Hastings is blessed with a variety of natural and semi-natural habitats including quite scarce and specialised habitats. Amongst the most important being the ancient gill woodland that occurs in the steep sided ravines cut out of the underlying sandstone.
The cliff and undercliff of Hastings Country Park Nature Reserve is of European importance hence its desgination as a Special Area of Conservation. The maritime heathland present in Hastings Country Park Nature Reserve although small in size is an internationally rare habitat and every little bit is important. The reed bed at Filsham is amongst the largest in Sussex and supports wetland wildlife communities not seen anywhere else in Hastings. The intertidal and shallow water habitats cannot be forgotten as they provide the most spectacular wildlife seen from Hastings, including dolphins, seals and wildfowl and seabird migrations.
The amount of semi-natural grassland in Hastings has increased greatly within the last few years due to the reversion of cliff-top arable and intensive dairy pasture to conservation grazed grassland within Hastings Country Park Nature Reserve. This legume rich grassland supports large numbers of bumblebees as well as attracting long-horned bees and other scarce solitary bees. To the west of the Borough much more mature semi-natural grassland occurs within Marline Valley Nature Reserve which has also seen an improvement in management with the re-introduction of conservation grazing. The grassland within Marline Valley is of a very different nature including species associated with mature undisturbed grassland such as adder’s-tongue fern.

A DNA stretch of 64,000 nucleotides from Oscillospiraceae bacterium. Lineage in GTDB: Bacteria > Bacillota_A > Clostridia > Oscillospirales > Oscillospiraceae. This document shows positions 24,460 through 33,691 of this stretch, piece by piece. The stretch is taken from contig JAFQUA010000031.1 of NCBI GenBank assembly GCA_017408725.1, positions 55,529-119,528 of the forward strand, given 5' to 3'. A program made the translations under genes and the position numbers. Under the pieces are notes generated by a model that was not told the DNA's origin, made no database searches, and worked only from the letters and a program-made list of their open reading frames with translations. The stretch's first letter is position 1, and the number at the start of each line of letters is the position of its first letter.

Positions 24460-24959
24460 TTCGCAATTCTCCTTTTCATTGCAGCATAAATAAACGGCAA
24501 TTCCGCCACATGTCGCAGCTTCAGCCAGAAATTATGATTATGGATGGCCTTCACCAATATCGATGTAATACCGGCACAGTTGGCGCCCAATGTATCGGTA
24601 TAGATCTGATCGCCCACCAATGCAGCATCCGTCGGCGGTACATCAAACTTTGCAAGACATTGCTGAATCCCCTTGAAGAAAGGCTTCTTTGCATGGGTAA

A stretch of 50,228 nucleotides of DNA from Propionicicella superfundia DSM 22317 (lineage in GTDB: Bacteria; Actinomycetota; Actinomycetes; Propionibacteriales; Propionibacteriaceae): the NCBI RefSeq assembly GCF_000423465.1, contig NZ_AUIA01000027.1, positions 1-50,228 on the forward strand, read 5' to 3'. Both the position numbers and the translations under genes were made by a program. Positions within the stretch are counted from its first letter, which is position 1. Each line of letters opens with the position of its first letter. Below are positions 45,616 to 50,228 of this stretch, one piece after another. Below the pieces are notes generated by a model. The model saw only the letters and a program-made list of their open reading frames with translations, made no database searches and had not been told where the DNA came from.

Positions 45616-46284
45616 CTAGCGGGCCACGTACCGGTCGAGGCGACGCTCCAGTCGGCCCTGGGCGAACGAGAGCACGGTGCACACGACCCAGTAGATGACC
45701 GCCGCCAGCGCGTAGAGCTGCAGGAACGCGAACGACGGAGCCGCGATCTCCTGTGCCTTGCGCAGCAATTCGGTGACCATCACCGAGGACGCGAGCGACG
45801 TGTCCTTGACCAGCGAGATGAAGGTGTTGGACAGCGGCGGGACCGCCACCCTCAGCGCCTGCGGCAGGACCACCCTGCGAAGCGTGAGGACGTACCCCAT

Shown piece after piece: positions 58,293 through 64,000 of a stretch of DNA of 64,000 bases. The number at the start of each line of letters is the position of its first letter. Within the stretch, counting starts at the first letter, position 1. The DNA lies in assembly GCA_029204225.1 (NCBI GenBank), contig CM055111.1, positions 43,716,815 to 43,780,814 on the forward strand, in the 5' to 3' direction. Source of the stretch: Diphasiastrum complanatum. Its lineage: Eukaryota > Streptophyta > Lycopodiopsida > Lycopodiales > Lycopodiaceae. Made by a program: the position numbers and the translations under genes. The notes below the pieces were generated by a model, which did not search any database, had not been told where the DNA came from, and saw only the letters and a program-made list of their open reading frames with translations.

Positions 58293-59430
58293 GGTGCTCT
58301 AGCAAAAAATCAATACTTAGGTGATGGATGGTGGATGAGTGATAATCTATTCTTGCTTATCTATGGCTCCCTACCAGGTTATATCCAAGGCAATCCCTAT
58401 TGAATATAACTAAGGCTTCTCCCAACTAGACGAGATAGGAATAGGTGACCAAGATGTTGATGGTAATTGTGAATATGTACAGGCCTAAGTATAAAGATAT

And of course as Hastings is an urban area the private and public parks and gardens are of great importance as together they provide a large area for wildlife to flourish, some species of which are quite rare and scarce. Even the buildings and rooftops play an important role in supporting specialised species such as black redstarts, swifts and rare ferns, bryophytes & lichens.